Greece preparing for Grexit, own currency - media
Athens is currently trying to negotiate a new bailout deal with its Troika of creditors, but if that falls ‘Plan B’ could reportedly involve getting rid of the euro and cutting off its banking system from the European Central Bank.
Greece’s government is getting ready to nationalize the country’s banks and return to the the drachma, the Telegraph reported citing sources.
“We are a left-wing government. If we have to choose between a default to the IMF or a default to our own people, it is a no-brainer,” a senior official told The Daily Telegraph.
“We will shut down the banks and nationalise them, and then issue IOUs if we have to, and we all know what this means. What we will not do is become a protectorate of the EU,” according to another source.
The drachma was Greece's currency from 1832 until 2002, when it switched to the euro. At the time, 1 euro equaled about 340 drachma.
Drachma Simulation: EUR/Drachma when #Greece entered €zone was 345-350.First "Insicative" opening price will be 460 closing price 800+
— KingsmanEconomics (@TakisEcons) March 30, 2015
When the financial crisis hit Iceland in 2008, the government decided to let the banks fail and default on $85 billion, and the country’s three main banks were nationalized. The transition was painful- the stock market plummeted 90 percent, unemployment jumped to 10 percent, and inflation ballooned to 18 percent. Though the economy still struggles with an unstable currency, but a slow and steady recovery has occurred. GDP is finally back at pre-crisis levels, unemployment has improved to 5 percent, and inflation is below 2.5 percent.
Crunch day April 9
The Greek government has €463.1 million of IMF loans to be repaid by April 9 and another €768 million falling due in May.
After Greece does this, and the EU approves the reform proposals by Finance Minister Yanis Varoufakis, the Troika of lenders- the IMF, the European Central Bank, and the European Commission, is expected to release the next €7.2 billion tranche to Athens.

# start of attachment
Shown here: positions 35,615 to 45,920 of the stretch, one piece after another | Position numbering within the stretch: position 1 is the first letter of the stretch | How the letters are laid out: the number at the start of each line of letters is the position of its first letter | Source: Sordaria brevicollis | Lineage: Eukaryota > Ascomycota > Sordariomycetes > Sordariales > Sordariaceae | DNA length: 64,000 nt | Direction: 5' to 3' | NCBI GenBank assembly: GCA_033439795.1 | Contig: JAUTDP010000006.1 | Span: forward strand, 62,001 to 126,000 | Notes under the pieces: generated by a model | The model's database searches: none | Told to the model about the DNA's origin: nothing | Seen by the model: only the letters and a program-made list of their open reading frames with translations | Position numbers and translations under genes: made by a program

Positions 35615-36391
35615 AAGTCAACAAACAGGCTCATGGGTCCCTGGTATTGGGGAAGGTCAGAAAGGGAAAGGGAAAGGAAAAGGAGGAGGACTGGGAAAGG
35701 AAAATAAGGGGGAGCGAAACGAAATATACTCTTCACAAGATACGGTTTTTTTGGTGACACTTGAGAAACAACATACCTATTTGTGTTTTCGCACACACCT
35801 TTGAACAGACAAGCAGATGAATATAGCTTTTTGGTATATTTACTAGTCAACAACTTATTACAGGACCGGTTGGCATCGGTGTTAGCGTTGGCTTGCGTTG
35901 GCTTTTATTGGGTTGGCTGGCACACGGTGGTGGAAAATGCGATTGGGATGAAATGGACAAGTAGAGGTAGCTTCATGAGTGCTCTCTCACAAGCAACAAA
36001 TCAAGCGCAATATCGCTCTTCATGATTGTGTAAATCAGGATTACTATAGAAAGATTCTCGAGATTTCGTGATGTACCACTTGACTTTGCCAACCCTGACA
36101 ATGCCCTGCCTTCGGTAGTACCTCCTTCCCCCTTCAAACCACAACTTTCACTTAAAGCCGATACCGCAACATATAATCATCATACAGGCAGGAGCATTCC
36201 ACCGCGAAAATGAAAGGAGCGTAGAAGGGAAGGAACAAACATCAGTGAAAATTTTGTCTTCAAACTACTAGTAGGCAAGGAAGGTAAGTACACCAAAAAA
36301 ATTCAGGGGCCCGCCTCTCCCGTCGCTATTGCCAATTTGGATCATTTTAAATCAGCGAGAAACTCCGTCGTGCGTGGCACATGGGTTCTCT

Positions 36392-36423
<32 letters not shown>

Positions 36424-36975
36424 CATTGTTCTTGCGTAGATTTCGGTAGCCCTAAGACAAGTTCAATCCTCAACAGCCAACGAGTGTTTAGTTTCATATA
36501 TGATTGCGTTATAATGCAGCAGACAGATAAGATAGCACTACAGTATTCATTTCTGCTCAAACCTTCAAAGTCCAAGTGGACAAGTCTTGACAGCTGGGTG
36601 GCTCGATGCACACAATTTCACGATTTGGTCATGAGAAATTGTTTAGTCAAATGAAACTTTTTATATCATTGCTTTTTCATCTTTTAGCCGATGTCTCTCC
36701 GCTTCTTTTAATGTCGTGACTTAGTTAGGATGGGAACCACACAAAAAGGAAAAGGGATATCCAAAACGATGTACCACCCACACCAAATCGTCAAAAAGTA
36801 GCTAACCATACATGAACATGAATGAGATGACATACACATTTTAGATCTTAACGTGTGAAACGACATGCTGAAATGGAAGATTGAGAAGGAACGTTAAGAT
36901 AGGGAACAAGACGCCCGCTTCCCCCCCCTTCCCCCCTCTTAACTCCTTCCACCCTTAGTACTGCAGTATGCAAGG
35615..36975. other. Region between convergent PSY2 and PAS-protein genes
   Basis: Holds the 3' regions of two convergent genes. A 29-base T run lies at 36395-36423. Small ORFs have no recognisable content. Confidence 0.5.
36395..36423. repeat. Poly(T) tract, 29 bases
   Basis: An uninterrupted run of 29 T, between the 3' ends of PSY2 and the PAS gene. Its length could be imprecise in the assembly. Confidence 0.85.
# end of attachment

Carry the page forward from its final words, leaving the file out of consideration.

According to senior official, Syriza and Prime Minister Alexis Tsipras have the power to decide not to make the upcoming payments.
“We may have to go into a silent arrears process with the IMF. This will cause a furor in the markets and means that the clock will start to tick much faster,” the source told The Telegraph.
On Friday the Finance Ministry denied rumors they wouldn’t pay the €460 million sum on April 9.
Countries in the past that have defaulted in their IMF loans include Sudan, Peru, Liberia, the Congo, Somalia, Zambia, Guyana, Yugoslavia, Vietnam, Zimbabwe, and Iraq.
With its massive €316 billion debt, a collapse of the Greek economy has the potential to shake the rest of Europe. The reason the EU came to Athens’ rescue with two bailouts totaling 240 billion euro was to protect the euro currency, which at the time was shared by 18 separate countries, Greece included.
In the case that lending is cut off, Greek banks will overnight become insolvent and Athens would have to start printing its own currency to replace the euro.
In February, deposits in Greek banks declined by around €7.6 billon to a 10-year low of €140.5 billion, as customers started pulling out their money over growing concerns the country may leave the eurozone.
— Fabrizio Goria (@FGoria) April 3, 2015
Options on table
Alexis Tsipras came to power in January on the promise of no more austerity from the EU, but has had to compromise many of his big ideals in order to receive more funds.
The four month extension agreed in February will expire at the end of June. In anticipation, Greek and EU officials will hash out a more permanent solution, which could include a third bailout package, or if Greek has their way, debt forgiveness.
Greece needs to receive about €17 billion in order to meet its payments for the rest of 2015.
Another option Greece has is to turn its back on its European creditors and look eastward, either to China or Russia, for a loan with less strings attached. The Greek PM is scheduled to visit Moscow and meet with President Vladimir Putin on April 9.
Former Greek Prime Minister Antonis Samaras has returned to the political arena to try and build a coalition to make sure Greece stays in the eurozone.